When Mike and I first became foster parents to BlueJay more than two years ago – and it felt as though utter chaos descended upon our home – our village stepped up with support. One friend brought us a full dinner, complete with homemade bread. Another friend sent a gift card to the local ice cream shop. A group of friends banded together to purchase a family pack of tickets to the local – super expensive – amusement park.
When we became foster parents a second time to James earlier this year, one friend hopped online to buy him a few new shirts for summer while another friend sent us four tickets to a minor league baseball game.
I’m often asked how non-foster parents can help support their foster parent friends and family in the wake of a new placement. First of all, I give a big thumbs-up to all of the above. Every single one of those acts brought us to tears. Every offer of support lifted us up.
In addition, I bring you this Gift Guide for the Foster Parent in Your Life (*bugle sound*) courtesy of UncommonGoods.
(Side note: I’ve purchased several gifts from UncommonGoods over the years, and although I’m always impressed with the quality, I’m most impressed with the company’s commitment to offering products that are both environmentally friendly and socially responsible. This is a company that donates $1 for every sale – and the consumer gets to pick the recipient of that donation. Win-win-win.)
1. Give the gift of relaxation.
Foster parents – especially if they’re stay-at-home parents – are often on their feet all day, both in the physical sense and in the emotional sense. They manage not only the cooking of meals and the washing of laundry; they also manage the child’s trauma, which can come out in any number of unexpected ways. Not to mention the daily phone calls, emails and visits from social workers, healthcare providers and therapists.
Foster parents need stress relief. Think warm baths with colorful aromatic bath salts. An organic muscle rub. Herbal warming slippers for him or her.
Or, my personal favorite, this handmade wooden foot massager, which looks to me like stress relief for the whole family.
2. Give inspiration.
Some days are harder than others. I can’t imagine there is a single foster parent on this planet who hasn’t had a day (a week? a month?) where they haven’t asked themselves, “What on Earth was I thinking signing up for this?” Sometimes when you’re in the thick of it, you need a little reminder of who you are and why you’ve taken this path.
I love this inspirational paperweight that can be displayed on a desk or table and changed daily with a series of cards to remind us to be anything from thankful or reliable to adventurous and bold. Also, this silk-wrapped “warrior” bracelet that is soft in feel but fierce in its reminder to stay empowered in your beliefs.
And don’t forget about the dads. Mike may not have been home all day with me and the kids, but oftentimes his reality was more difficult than mine. He had to compartmentalize what was happening at home and go to work every day with a clear, creative head. And then he had to come back home to God-knows-what every evening. Remind the dads how important their role is with this Dad’s Playbook full of inspirational sports quotes or an Anatomy of a Father’s Heart screen print.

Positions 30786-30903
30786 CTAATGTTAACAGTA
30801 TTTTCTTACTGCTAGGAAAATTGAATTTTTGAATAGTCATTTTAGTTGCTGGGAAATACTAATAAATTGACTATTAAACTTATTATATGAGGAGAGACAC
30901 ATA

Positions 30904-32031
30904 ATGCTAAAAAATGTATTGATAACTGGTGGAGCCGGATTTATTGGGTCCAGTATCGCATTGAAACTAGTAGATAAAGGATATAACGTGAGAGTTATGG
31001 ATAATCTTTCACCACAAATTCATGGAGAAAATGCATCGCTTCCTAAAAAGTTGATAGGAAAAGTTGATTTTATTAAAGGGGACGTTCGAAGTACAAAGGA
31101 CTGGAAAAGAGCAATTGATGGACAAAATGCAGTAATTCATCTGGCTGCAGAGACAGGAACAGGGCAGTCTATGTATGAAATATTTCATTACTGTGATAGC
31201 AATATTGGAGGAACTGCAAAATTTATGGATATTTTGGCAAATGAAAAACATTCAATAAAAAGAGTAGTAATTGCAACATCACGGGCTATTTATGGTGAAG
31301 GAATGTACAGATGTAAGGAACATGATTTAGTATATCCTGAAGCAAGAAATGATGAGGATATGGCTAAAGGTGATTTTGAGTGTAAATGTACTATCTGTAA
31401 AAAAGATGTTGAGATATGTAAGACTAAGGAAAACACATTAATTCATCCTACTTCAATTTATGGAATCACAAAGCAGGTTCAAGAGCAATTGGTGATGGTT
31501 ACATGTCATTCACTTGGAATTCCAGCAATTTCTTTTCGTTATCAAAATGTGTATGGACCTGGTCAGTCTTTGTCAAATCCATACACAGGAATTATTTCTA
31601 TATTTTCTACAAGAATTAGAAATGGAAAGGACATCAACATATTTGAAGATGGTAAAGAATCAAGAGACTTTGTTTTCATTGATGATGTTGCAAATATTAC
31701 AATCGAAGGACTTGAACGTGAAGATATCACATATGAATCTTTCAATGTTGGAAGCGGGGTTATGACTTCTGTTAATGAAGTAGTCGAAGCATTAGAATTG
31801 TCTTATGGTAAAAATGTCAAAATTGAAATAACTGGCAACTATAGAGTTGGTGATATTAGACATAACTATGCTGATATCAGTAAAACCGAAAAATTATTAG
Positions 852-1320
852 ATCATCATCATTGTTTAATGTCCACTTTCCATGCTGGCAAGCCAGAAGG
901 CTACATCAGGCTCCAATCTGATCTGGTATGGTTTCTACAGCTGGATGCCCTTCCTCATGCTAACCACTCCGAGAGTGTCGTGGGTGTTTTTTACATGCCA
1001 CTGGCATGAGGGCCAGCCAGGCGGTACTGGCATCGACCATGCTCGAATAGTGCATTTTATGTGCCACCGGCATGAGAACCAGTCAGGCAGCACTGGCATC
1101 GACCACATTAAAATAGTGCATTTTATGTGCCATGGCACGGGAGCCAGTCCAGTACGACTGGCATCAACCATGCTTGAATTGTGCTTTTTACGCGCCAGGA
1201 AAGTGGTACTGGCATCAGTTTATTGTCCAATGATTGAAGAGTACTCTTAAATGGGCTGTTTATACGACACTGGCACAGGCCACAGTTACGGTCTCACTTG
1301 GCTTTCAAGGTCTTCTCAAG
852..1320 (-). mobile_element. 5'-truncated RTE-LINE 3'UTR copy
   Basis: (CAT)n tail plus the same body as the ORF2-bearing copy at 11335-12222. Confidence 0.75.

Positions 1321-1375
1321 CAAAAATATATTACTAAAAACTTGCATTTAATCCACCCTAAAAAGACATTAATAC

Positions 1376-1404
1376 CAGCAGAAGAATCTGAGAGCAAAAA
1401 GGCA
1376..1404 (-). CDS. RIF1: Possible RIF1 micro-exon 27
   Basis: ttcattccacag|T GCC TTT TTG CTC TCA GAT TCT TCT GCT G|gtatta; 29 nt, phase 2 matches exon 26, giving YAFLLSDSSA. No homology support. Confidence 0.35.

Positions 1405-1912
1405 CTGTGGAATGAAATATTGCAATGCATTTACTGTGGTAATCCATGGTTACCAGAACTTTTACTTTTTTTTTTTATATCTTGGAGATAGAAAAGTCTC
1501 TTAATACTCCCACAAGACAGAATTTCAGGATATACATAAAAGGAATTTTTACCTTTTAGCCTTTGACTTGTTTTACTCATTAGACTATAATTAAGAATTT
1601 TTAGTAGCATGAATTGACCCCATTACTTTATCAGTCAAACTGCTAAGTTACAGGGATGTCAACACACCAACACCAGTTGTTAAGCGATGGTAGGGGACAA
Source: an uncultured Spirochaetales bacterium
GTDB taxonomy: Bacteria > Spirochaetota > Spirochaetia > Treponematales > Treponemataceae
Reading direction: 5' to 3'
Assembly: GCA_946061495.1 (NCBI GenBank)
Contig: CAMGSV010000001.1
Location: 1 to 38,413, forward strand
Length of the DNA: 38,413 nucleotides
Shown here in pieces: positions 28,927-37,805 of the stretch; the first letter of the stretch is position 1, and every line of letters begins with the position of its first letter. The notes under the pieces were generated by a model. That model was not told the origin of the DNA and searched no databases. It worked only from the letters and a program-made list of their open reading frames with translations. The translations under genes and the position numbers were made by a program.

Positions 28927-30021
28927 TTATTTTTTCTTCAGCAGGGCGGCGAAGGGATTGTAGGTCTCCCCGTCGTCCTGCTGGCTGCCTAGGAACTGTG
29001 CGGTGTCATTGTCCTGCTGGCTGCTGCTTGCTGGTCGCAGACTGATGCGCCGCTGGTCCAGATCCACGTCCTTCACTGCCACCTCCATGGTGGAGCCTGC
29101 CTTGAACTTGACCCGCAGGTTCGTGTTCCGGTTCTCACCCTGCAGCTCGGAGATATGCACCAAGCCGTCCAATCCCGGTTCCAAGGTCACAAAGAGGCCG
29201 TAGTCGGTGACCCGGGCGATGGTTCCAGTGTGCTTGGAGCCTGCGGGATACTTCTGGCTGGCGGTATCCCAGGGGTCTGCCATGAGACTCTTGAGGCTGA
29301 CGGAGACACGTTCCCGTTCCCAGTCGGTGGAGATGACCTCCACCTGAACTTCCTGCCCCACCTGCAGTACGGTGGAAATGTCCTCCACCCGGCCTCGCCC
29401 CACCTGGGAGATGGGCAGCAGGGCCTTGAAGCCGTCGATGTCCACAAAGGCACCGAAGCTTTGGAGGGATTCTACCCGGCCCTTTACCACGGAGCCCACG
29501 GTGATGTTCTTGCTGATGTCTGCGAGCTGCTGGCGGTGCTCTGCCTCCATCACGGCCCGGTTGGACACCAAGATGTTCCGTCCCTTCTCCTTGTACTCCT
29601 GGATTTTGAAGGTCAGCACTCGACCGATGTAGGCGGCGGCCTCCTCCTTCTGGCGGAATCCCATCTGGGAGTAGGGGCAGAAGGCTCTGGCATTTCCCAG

(And FYI, UncommonGoods has pulled together two great collections of gifts for men for you to peruse — check them out on this page and this page.)
3. Give nourishment.
Foster parents forget to eat and they forget to hydrate. You know how I know this? Because I fainted in my kitchen one morning after having forgotten to properly nourish my own body too many days in a row. Consider a small care package filled with non-perishable snacks, treats, coffees or teas (check out this “Good Morning Tea Set” made with ingredients from small tea farms around the world, or these sweet – but healthy – green pea cookies). Make the package as grown-upy as possible so the kids won’t be too tempted to beg for a taste.
4. Give comfort.
Maybe one of the very best things you can do for your foster parent friends is to help provide the kids in their care with comfort. I love the idea behind this color-your-own-pillowcase, which not only offers the kiddos a quiet, artistic activity, but also is something they can personalize for their new bedroom.
But I’ve saved my absolute favorite thing for last: These adorable worry-eating plush pals.
Kids can write down all their worries – from monsters under the bed to the anxiety of starting a new school in the middle of the year – and “feed” them to these adorable monsters. I can see how these would be especially helpful for kids in care who carry an abnormally heavy burden of anxiety and fear from home to home. (Find more super sweet room decor, toy and book ideas for littles here.)
Foster parenthood isn’t for everyone, but the support foster parents receive from their friends, family and extended community is crucial. Even if it’s just the occasional text or phone call to say, “We’re here. We’re with you.”
(Disclaimer #1: Most of the ideas here would actually be great for a new parent of any type, be it biological, adoptive or foster.)
(Disclaimer #2: This post is sponsored by UncommonGoods. However, all opinions are my own.)